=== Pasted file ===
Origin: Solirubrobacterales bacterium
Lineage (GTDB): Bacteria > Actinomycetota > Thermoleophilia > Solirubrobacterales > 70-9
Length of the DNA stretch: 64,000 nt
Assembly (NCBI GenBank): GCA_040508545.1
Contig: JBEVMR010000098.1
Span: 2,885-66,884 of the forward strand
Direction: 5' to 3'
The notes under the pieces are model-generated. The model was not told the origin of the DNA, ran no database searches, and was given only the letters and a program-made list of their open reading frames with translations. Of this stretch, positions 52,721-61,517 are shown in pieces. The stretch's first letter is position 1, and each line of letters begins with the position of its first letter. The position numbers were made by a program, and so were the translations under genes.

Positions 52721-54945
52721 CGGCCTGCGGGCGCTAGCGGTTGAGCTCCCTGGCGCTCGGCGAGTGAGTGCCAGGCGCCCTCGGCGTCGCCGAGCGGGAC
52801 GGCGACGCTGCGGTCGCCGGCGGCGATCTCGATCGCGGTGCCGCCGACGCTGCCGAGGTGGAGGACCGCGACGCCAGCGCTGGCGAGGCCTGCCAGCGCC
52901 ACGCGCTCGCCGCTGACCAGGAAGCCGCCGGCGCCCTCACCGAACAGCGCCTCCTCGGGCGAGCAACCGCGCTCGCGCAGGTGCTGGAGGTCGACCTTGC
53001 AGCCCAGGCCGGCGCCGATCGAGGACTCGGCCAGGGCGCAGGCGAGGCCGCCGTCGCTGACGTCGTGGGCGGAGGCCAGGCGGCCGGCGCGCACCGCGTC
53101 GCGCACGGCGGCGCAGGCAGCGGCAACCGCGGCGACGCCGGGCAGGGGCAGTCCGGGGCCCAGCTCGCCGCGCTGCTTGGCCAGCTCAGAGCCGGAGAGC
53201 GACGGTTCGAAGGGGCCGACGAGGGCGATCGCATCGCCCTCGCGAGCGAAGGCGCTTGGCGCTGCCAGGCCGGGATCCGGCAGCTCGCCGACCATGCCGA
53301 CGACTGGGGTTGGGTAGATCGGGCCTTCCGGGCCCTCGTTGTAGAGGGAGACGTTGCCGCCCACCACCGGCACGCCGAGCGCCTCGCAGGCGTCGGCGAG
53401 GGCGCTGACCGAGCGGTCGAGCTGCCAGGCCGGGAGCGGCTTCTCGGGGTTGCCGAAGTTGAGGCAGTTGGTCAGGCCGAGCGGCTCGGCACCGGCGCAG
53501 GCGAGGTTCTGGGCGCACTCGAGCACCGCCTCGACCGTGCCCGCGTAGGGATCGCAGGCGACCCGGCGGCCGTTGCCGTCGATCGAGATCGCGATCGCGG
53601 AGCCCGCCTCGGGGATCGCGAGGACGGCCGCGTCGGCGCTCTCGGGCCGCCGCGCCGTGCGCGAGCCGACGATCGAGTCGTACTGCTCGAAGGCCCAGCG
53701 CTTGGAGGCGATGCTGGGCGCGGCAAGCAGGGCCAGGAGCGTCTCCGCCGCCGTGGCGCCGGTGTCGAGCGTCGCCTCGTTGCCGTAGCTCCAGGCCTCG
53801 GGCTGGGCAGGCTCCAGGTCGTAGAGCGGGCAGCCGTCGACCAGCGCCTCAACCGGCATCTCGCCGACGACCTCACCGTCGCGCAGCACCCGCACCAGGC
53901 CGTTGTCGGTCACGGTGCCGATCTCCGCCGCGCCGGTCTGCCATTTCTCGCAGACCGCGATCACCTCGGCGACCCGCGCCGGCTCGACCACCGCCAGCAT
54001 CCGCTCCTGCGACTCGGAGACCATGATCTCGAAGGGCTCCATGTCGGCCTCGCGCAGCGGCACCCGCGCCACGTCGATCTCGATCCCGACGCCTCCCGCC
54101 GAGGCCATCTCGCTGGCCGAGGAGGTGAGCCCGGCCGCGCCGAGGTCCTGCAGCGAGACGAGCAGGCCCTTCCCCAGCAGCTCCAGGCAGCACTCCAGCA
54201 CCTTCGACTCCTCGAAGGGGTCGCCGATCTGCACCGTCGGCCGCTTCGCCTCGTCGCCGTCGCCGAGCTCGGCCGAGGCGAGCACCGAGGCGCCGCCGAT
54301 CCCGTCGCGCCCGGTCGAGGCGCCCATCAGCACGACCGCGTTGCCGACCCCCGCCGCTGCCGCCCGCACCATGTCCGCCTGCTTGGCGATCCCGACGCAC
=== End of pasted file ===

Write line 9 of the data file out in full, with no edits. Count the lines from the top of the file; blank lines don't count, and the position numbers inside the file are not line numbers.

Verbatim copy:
Positions 52721-54945